Isn't it always odd that after a long vacation, you get home and one of the first things you usually say is "It's sure nice to be home?" For Alissa and I, we certainly feel that same sentiment, but with a very different twist. A bittersweet peace fills our hearts. On one hand, we feel calm, cool, and collected like we haven't felt in months. On the other, our souls ache and long for the experience of bringing another newborn babe home - an experience we left behind at Seattle Children's in the form of our baby girl Anna Joy.
I feel like I want to stay here, at our home, for about three months, and not ever leave. Home feels good, right? It's the place a person is most comfortable, where things make sense - even when they don't make sense (does that make sense? doubt it...but that's what I'm writing and there's nothing you can do about it). Home is where you go to escape the world, to hide from all of the garbage that assaults all day long. Home is where you find love, and happiness, and a soothing cup of steaming hot cocoa. A long bath, a good book in front of the fire. A good footstool at just the right height. A table covered with a checkered tablecloth, chock full of delicious, hot food that sits in your stomach for days and makes you push your chair back with a great sigh of content. Wow. That was a long sentence.
You get the picture, don't you? We all have our feeling of what home is. Alissa and I are there, right now. but with one thing missing: Anna Joy. Even so, it's good to be home. We miss her already, more than we can probably ever express. The cradle by our bed is still empty. The car seat is in the garage, and it didn't get used. Her clothes still hang in the closet, and her diaper bag is still full. We only got to use one stocking cap and one sock. Yes, one sock. Anna always had some monitor on one of her feet, so we couldn't use both. She never put on the cute outfits that were given to us. She never got to hug the stuffed animals that watched over her crib like little angels.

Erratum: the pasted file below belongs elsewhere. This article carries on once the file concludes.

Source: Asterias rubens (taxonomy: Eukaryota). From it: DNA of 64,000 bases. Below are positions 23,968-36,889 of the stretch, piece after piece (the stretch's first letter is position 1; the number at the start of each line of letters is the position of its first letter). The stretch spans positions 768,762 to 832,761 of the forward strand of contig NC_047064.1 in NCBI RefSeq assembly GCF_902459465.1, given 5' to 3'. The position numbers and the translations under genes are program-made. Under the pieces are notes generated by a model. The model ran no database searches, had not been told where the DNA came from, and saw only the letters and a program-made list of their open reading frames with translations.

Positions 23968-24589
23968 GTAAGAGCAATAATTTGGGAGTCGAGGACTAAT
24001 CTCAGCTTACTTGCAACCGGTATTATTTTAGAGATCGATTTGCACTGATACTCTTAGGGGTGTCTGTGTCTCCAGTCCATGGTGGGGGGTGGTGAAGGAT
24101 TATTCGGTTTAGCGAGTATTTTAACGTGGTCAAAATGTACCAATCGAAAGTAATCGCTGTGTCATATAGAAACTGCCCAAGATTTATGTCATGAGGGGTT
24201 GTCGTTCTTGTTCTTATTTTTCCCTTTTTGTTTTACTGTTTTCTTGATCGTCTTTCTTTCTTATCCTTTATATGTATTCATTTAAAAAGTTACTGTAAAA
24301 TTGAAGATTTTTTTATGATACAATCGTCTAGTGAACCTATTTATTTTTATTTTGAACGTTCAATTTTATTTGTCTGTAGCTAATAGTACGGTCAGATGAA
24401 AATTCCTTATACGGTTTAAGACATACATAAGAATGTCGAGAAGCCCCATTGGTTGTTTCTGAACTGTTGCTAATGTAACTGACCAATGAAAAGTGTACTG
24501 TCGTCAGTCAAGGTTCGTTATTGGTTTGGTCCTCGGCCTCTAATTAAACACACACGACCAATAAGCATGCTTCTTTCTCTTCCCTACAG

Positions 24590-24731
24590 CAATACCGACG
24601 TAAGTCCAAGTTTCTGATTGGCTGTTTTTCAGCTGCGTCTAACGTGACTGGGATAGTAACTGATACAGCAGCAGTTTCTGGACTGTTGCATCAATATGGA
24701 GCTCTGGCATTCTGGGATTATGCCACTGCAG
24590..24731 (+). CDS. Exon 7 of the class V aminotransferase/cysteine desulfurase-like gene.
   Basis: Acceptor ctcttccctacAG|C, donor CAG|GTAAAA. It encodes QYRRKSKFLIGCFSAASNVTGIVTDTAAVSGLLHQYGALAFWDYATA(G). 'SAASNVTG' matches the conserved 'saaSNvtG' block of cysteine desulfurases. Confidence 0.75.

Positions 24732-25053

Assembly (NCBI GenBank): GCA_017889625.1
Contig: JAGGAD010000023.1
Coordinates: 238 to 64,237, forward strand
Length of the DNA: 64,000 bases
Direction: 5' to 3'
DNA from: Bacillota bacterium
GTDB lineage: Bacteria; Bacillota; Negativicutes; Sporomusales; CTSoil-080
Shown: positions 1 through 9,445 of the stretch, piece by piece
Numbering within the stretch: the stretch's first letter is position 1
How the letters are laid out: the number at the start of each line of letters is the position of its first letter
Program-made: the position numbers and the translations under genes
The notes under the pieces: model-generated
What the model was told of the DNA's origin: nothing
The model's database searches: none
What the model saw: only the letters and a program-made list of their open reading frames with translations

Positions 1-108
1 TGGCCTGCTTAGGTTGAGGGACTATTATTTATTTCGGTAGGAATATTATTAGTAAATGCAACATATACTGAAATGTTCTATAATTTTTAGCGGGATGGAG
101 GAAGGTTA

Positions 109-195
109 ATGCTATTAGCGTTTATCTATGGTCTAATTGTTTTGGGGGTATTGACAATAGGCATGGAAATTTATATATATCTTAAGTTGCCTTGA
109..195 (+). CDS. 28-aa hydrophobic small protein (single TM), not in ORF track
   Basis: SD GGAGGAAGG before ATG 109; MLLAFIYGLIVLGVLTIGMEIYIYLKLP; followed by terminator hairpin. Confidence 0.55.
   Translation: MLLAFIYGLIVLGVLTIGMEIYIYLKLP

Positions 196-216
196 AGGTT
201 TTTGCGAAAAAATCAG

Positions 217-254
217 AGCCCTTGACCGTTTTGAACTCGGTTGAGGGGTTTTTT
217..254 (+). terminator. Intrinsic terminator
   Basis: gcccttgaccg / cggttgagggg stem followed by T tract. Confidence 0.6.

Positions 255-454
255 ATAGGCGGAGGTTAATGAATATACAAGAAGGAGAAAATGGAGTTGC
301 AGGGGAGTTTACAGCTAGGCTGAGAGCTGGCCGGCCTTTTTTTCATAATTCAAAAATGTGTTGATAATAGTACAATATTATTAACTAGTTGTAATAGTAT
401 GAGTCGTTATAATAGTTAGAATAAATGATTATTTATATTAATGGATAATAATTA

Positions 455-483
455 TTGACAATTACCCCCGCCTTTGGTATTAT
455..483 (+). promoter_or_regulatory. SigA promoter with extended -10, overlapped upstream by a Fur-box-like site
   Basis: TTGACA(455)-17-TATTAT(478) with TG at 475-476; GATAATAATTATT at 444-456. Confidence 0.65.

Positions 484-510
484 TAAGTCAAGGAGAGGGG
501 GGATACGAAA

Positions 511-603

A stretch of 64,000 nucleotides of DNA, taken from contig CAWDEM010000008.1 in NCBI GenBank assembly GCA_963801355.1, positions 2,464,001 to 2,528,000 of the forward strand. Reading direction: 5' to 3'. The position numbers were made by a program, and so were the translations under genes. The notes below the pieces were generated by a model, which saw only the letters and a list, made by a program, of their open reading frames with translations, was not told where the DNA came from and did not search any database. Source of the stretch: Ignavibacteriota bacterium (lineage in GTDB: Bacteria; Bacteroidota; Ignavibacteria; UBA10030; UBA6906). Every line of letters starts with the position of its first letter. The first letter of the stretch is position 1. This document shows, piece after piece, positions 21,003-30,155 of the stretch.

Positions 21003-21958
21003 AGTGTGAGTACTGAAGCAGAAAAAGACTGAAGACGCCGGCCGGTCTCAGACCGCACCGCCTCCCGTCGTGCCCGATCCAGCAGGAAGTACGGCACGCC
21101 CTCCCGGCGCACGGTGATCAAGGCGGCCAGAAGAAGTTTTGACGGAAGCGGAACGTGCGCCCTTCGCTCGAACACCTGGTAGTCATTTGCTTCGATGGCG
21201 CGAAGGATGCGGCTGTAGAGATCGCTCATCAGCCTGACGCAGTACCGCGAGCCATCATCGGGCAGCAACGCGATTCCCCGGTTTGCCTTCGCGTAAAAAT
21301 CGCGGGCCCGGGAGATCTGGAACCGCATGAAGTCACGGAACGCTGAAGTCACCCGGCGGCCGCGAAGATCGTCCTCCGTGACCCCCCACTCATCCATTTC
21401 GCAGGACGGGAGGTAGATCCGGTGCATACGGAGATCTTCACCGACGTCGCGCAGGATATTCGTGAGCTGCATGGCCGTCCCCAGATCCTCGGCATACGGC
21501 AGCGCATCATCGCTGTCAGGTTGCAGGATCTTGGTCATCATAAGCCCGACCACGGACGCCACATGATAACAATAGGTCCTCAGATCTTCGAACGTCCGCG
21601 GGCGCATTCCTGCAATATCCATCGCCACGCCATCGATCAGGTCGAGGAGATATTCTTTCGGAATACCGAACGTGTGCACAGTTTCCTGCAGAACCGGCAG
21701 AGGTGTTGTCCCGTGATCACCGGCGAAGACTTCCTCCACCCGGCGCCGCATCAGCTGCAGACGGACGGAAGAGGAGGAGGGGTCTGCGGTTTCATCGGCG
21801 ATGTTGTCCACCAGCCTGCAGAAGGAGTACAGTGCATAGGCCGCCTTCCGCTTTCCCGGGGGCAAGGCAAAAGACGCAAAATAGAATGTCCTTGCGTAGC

I miss my baby girl. But I am joyful still for the few days that she was a part of our lives. I'm grateful to have experienced her steadfastness and fighting spirit. Did we ever tell that she came out fighting? Yup. The first look on her face that I saw said "What's going on here? I don't like this! I was comfy-cozy in there!" I didn't want to tell her that since she decided to come so fast, it was really all her fault.
Oh, her tiny little cry! That sound will echo in my ears until the day I die! And her grip on my finger, that will linger for as long as I have feeling in my hands. But, oh, how my arms ache to hold her! My arms will never feel the same. "Ache" doesn't adequately explain the feeling that my arms are missing. They not only feel empty, but they almost tingle, as if to tease me into thinking that they will soon be filled with the cuddly warmth of our newborn babe.
Okay, enough for now. It's late, and Alissa and I both just took some NyQuil, so we hope to sleep through the night. I took some last night, but she didn't. She couldn't sleep, so got up to journal. She left our room (we stayed at the Ronald McDonald house one more night), and was going to use the den, but someone was in it watching TV. So she sat on the floor in front of our door and journaled by the hall light! How thoughtful is that?!?! She didn't want to disturb my slumber, so she sat on the hard floor to write her heart out! I love you, Alissa. You shouldn't have done that, but I love you nevertheless.
Aaaannnd I thought I was at the beginning of the last paragraph, but apparently not...
So tomorrow we are going to a funeral home to plan Anna Joy's memorial service. I can't imagine that will be easy, but with God's strength, I'm sure we'll get through. Heck, we've gotten this far thanks to Him (and you all), and I don't think He'll abandon us now. He's not like that, is He?